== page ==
What is Photoshop? Adobe Photoshop is an image-editing and photo-retouching application that is widely used by professionals and novices alike. With the right user, Photoshop can create, enhance, and seamlessly edit images, artwork, and illustrations.
Adobe Photoshop is the industry standard image editing software used by photographers, designers and visual artists worldwide. First released in 1990, it has grown to become the dominant raster graphics editor with versatile tools for everything from photo retouching to digital art. This comprehensive guide will cover Photoshop’s origins, evolution, key features, and a beginner’s tutorial to get started.
Photoshop has become the industry standard for simulating real-life paintings, changing background images, or manipulating just about any other image, pretty much irrespective of the format.
There are several variants of Photoshop, including Photoshop Elements, Photoshop CC, and Photoshop Lightroom.
Photoshop is probably the most well-known image manipulation tool on the market and is widely used by professional graphic designers, photographers, and web developers worldwide.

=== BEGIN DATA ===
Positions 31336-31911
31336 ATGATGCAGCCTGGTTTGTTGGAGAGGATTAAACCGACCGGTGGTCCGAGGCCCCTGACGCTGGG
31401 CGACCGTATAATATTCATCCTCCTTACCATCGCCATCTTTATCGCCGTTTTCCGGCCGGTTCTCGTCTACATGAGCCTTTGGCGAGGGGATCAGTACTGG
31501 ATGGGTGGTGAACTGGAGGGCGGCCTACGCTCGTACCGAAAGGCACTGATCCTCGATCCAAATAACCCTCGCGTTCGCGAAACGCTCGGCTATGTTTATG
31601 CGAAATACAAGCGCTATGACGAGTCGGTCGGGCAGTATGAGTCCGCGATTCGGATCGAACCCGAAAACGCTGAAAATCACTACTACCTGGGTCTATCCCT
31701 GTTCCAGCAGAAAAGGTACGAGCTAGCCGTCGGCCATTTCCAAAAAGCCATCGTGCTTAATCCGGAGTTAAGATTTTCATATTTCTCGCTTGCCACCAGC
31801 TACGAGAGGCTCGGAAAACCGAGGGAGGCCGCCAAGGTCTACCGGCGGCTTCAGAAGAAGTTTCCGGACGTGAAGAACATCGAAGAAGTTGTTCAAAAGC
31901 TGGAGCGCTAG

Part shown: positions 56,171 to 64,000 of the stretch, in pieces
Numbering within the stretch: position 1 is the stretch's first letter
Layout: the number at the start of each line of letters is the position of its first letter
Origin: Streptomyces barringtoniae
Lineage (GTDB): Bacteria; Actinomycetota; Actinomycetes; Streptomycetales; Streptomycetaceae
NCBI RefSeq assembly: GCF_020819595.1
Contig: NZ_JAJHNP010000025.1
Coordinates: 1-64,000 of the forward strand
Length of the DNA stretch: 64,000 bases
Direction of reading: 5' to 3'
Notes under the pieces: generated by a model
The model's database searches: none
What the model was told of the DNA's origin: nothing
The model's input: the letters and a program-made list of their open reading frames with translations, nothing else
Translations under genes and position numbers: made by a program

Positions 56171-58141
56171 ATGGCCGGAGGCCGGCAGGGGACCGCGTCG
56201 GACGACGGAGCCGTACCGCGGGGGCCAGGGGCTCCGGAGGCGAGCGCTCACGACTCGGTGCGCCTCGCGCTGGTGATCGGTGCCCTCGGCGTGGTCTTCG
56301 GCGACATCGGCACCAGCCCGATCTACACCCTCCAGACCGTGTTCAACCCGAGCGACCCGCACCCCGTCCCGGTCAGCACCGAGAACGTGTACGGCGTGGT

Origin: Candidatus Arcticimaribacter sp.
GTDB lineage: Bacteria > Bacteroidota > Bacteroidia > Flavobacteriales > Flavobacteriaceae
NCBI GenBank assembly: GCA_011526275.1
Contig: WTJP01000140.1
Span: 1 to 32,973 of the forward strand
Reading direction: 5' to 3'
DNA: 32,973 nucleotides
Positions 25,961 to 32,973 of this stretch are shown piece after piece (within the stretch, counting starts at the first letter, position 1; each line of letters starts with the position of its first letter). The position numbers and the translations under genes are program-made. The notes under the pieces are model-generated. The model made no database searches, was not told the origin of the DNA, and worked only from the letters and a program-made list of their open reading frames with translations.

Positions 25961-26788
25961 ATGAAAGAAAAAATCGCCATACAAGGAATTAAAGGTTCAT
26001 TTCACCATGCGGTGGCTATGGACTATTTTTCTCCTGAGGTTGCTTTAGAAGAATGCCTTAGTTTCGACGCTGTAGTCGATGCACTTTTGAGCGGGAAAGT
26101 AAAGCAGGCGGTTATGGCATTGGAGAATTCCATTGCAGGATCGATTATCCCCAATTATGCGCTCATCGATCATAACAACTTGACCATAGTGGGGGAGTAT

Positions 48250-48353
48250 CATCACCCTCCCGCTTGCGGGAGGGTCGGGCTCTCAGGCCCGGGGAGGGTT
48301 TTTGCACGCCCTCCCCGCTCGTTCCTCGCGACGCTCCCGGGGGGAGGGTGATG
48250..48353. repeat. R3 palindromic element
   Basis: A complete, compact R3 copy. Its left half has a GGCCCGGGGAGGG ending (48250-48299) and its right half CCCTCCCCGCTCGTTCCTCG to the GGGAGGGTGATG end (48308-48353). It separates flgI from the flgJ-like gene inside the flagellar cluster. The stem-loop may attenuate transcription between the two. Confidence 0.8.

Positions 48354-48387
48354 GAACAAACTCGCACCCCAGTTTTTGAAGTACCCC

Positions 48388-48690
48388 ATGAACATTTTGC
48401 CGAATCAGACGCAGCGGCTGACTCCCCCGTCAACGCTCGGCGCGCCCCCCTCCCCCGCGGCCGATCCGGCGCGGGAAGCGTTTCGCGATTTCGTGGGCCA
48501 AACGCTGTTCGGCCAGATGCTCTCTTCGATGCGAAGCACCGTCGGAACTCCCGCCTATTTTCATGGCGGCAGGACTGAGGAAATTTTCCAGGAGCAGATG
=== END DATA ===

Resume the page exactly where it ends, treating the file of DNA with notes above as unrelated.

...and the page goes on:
Let’s take a closer look at what Photoshop offers, which makes it so ubiquitous.
The History and Evolution of Photoshop
Photoshop was originally created in 1987 by brothers Thomas and John Knoll as a basic image editing program called Display. It caught the attention of software company Adobe, who licensed and released Photoshop 1.0 in 1990 exclusively for Apple. Early versions focused on basic image editing for digital devices.
Photoshop 2.0 supported CMYK colour models, JPEG compression and greyscale editing in 1992. Layers were introduced in Photoshop 3.0, revolutionising image compositing and manipulation. Further milestones included adjustment layers (4.0), editable type (5.0), editable vector shapes (7.0) and Camera RAW editing (Photoshop CS).
Major recent releases include:
- Photoshop CS2 (2005) – Vanishing point, spot healing brush
- CS3 (2007) – Non-destructive smart filters, 3D editing
- CS4 (2008) – Smoother panoramas, adjustment panel